NEW YORK —
The commander of U.S. troops in Afghanistan will vet the findings of an investigation the military is conducting into last month's bombing of a hospital
by U.S. forces, and the Defense Department will redact the report, raising the possibility that some details of the attack will remain secret.
The Pentagon is investigating why a U.S. Air Force gunship destroyed a Doctors Without Borders hospital in Kunduz, Afghanistan, on Oct. 3. The attack killed 30 and injured at least 37 at the facility.
After the attack, Gen. John F. Campbell, the overall commander for U.S. Forces in Afghanistan, gave conflicting accounts of what happened. Campbell later said the hospital was "mistakenly struck."
The Defense Department has declined to give an explanation pending results of the investigation.
Doctors Without Borders and some Democratic members of Congress called for an independent inquiry into the attack. Days after the incident, Secretary of Defense Ashton Carter promised a "full and transparent investigation."
To lead the probe, Campbell appointed two-star Army Gen. William Hickman. Campbell said he chose Hickman because the general reports to a different command from Campbell's and therefore would be able to conduct an independent inquiry.
Campbell will get to vet the findings of the investigation, however. In a statement to Reuters, the Defense Department said the report would have to be approved by Campbell before it is sent for redaction to officials at the Florida headquarters of the U.S. Central Command.
The version of the report for public release will eliminate information the military considers classified or confidential, the statement said.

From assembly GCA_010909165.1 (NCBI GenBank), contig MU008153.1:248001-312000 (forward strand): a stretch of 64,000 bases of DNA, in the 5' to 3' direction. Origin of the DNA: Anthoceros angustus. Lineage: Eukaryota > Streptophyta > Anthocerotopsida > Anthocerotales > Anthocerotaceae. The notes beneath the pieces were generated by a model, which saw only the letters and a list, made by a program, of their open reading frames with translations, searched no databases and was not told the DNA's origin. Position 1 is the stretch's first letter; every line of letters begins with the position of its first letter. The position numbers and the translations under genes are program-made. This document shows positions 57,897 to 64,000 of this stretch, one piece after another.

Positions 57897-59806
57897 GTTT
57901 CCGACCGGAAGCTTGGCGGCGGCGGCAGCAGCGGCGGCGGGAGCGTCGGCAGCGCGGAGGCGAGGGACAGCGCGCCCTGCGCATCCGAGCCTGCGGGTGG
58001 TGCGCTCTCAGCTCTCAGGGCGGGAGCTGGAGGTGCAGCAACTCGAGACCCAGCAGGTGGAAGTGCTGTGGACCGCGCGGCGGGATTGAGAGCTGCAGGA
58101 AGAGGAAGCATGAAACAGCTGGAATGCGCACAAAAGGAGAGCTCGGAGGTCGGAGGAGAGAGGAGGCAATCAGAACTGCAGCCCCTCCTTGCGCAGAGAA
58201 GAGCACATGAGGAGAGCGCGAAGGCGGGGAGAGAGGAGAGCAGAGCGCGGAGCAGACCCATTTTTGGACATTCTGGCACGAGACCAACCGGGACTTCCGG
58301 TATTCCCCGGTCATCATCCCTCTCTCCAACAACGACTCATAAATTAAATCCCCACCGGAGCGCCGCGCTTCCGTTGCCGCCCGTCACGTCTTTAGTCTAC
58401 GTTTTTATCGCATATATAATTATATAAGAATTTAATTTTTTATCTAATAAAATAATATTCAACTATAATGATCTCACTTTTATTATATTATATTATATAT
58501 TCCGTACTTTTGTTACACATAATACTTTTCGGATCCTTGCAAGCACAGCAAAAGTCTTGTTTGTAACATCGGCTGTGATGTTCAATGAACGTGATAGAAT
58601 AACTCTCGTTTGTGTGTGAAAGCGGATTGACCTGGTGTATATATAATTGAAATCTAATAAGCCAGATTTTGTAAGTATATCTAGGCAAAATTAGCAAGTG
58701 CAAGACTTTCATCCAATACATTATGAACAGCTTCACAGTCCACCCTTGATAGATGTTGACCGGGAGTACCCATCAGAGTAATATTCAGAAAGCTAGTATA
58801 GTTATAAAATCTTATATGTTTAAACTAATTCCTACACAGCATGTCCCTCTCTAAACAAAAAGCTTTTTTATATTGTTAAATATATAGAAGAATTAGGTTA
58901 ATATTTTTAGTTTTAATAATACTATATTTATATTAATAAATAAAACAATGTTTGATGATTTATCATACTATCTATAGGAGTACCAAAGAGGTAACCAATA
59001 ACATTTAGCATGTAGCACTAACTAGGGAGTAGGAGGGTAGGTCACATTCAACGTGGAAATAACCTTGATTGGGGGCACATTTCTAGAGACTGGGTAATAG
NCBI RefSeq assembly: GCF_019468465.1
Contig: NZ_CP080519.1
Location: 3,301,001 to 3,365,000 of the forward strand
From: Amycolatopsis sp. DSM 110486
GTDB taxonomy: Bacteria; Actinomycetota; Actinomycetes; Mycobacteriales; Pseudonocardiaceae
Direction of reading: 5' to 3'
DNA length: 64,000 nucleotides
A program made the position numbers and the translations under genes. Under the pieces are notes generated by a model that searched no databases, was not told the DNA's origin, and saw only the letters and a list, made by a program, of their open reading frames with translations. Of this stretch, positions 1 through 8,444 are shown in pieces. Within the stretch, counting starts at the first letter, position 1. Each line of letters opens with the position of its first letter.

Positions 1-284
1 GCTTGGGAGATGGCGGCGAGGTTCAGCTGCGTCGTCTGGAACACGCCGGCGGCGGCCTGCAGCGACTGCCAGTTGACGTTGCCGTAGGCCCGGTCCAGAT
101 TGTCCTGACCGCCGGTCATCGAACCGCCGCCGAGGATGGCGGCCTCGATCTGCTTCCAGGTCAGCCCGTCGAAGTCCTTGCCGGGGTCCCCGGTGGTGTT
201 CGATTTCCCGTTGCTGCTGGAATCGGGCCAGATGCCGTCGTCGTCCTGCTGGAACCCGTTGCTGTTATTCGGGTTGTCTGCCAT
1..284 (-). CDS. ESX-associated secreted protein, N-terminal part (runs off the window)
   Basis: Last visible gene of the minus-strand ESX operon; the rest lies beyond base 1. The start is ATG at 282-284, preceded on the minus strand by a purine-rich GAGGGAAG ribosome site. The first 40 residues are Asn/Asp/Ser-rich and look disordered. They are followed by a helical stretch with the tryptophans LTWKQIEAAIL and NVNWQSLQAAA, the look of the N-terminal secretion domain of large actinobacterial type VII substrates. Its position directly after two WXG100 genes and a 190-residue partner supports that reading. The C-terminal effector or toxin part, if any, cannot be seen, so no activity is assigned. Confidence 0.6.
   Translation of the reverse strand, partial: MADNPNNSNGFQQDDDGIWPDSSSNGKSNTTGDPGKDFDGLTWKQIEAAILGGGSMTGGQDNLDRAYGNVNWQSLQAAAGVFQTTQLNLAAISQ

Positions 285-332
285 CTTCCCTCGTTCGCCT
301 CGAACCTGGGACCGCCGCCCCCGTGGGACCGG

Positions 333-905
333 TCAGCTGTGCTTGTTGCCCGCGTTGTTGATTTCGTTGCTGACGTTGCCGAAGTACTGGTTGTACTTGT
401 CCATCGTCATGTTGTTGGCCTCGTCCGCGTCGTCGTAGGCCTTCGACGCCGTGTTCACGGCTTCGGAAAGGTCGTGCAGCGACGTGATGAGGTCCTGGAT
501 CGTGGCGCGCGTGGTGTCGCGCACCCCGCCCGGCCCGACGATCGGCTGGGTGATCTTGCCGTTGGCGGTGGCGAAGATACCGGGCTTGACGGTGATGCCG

The Pentagon wouldn't say when it expects to finish the investigation. On Oct. 8, Campbell said a preliminary report would be made public within a month, but the Pentagon has since said there is no target date for releasing any findings.
The bombing outraged Doctors Without Borders, commonly known as MSF, the initials of the volunteer organization's name in French, Medecins sans Frontieres.
Joanne Liu, president of MSF, called the attack a "war crime" in an Oct. 6 statement. The organization demanded an independent investigation by an international body, the Geneva-based International Humanitarian Fact-Finding Commission.
In a statement issued after Reuters told MSF of the Pentagon's plans for handling the investigation, the organization said: "We reiterate our call for the U.S. to consent to an independent investigation."
Congressman John Garamendi, a Democrat from California, and three other House Democrats have called on Carter to let the Defense Department's inspector general participate in the investigation.
The inspector general by law is not part of the Defense Department, but an independent body that investigates problems in the department. The inspector general is bound by the same rules as the Pentagon itself in disclosing classified information, however.
In the days before the attack, according to MSF official Jonathan Whittall, U.S. officials were in contact with the hospital and asked if armed Taliban fighters had taken it over. MSF told the U.S. that the patients included wounded fighters
from both the Afghan army and the Taliban but that there were no armed combatants in the hospital compound.
MSF has said that in the months before the attack, it had given the hospital's GPS coordinates to U.S. and NATO officials.
The attack, by an Air Force AC130 gunship, lasted approximately one hour. MSF says its personnel at the hospital contacted U.S. and Afghan forces to call off the attack, but the assault continued anyway.
The AC130, a converted cargo plane, typically flies low and circles its target repeatedly, firing heavy guns and other munitions from the sides of the aircraft, according to information on Air Force web sites.
Whittall, the MSF official, said it would have been apparent from the air that the building was a hospital. Whitall said the weather was clear the night of the attack, and two large MSF flags, each seven feet by 10 feet (three meters by two meters), were laid out on the hospital's well-lit roof.